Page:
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RE: USB3 3TB HDD boot

From: Elliott, Robert (Server Storage)
Subject: RE: USB3 3TB HDD boot
Date: Mon, 18 Mar 2013 23:26:49 +0000

> -----Original Message-----
> From: address@hidden [mailto:grub-devel-
> address@hidden On Behalf Of Chris Murphy
> Sent: Monday, 18 March, 2013 5:37 PM
> To: The development of GNU GRUB
> Subject: Re: USB3 3TB HDD boot
> On Mar 18, 2013, at 3:46 PM, Vladimir 'φ-coder/phcoder' Serbinenko
> <address@hidden> wrote:
> >
> > BIOS interfaces support up-to 64-bit LBA adressing so >2T is just issue
> > of fixing bugs in BIOS.
> Aha. OK good to know.
> > On, the other hand problem with 4Kn is deeper as
> > it doesn't seem to even be any implicit agreement of how such disks
> > should be handled for booting. Nor does it seem any impmentation on
> > either bootloader or BIOS side.
> This is concerning. So at the moment the 4Kn drives are effectively data only,
> non-bootable. Is it the same situation for UEFI and BIOS? It seems the 4Kn
> release is premature. The 512e method has few downsides for any recent
> partitioning tool, which ensures alignment, and they are also bootable without
> concerns. I'm unaware of a downside.

One reason is that 4Kn forces all I/Os to be aligned, while 512e allows 
non-aligned I/Os.  512e drives are somewhat obligated to ensure that writing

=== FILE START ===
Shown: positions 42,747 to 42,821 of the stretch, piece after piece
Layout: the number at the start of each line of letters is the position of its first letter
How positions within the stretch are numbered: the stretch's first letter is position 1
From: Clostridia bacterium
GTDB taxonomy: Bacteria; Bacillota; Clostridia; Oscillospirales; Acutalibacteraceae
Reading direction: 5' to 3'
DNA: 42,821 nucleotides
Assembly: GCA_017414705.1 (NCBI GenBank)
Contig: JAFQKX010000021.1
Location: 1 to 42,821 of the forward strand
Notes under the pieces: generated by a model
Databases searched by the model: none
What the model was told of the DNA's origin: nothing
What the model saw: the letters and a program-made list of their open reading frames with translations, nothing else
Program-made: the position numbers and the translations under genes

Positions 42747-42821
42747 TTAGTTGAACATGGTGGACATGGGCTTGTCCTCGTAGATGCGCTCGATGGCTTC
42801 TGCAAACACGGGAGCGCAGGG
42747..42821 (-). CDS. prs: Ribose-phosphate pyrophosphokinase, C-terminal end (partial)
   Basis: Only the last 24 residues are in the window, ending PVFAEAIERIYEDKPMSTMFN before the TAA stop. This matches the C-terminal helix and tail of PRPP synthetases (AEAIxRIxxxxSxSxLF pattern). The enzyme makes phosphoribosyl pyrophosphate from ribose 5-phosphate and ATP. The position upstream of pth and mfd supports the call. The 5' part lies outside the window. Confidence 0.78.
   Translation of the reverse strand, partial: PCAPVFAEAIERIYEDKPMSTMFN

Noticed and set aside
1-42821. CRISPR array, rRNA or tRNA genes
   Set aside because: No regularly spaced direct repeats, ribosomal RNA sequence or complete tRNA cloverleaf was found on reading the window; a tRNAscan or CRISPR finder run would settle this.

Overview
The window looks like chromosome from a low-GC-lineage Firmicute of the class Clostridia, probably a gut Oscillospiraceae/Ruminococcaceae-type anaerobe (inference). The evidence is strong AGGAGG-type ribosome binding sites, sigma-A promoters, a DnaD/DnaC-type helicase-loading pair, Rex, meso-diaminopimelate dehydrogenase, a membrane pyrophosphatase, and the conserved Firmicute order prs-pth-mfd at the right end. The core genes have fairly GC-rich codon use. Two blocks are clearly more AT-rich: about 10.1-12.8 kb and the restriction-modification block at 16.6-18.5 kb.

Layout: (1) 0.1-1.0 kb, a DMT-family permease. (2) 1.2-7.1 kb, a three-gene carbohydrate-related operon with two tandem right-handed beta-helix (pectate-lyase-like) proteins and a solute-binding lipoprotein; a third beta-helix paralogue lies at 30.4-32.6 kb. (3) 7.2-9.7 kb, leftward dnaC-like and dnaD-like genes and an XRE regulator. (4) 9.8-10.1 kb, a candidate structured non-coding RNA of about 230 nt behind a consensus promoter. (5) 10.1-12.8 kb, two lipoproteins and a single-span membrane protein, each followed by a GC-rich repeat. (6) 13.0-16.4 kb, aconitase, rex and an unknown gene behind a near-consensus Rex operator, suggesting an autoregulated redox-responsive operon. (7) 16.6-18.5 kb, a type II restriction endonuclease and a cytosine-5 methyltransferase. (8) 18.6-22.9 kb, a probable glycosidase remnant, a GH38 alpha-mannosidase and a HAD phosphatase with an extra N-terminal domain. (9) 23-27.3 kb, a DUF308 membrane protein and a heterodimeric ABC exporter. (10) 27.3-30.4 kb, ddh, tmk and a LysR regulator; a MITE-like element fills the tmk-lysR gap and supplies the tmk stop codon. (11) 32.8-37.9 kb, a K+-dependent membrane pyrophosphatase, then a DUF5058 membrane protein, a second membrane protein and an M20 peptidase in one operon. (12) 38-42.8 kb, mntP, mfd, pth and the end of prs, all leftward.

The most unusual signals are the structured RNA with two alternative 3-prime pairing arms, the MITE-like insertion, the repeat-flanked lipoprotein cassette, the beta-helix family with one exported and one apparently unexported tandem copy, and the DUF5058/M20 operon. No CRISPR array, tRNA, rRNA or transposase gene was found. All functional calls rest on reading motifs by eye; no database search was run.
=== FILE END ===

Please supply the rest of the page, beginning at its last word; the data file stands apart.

one 512 byte logical block won't affect the other seven 512-byte logical blocks 
sharing that physical block if a power loss occurs or an error happens; this is 
not simple to do. It is cheaper and easier just to ship the drive as 4Kn and 
force software to adapt.  That's why you are seeing this first in cheap 
large-capacity USB drives.

CD/DVDs use 2048 byte logical block sizes with the CDFS ISO 9660 filesystem, 
and most systems can boot from CDs nowadays, so booting from non-512 byte 
logical block sizes is not impossible.  There's just a lot of legacy BIOS, MBR 
based code that assumes 512 byte logical blocks on hard drives (and 32-bit 

UEFI systems using GPT are likely to support booting from 4Kn drives and use 
64-bit LBAs throughout.  Some OSes already claim boot support from 4Kn drives 
in those systems.  The UEFI spec has included warnings about detecting the 
logical block size since 2006.

Rob Elliott    HP Server Storage

> Chris Murphy
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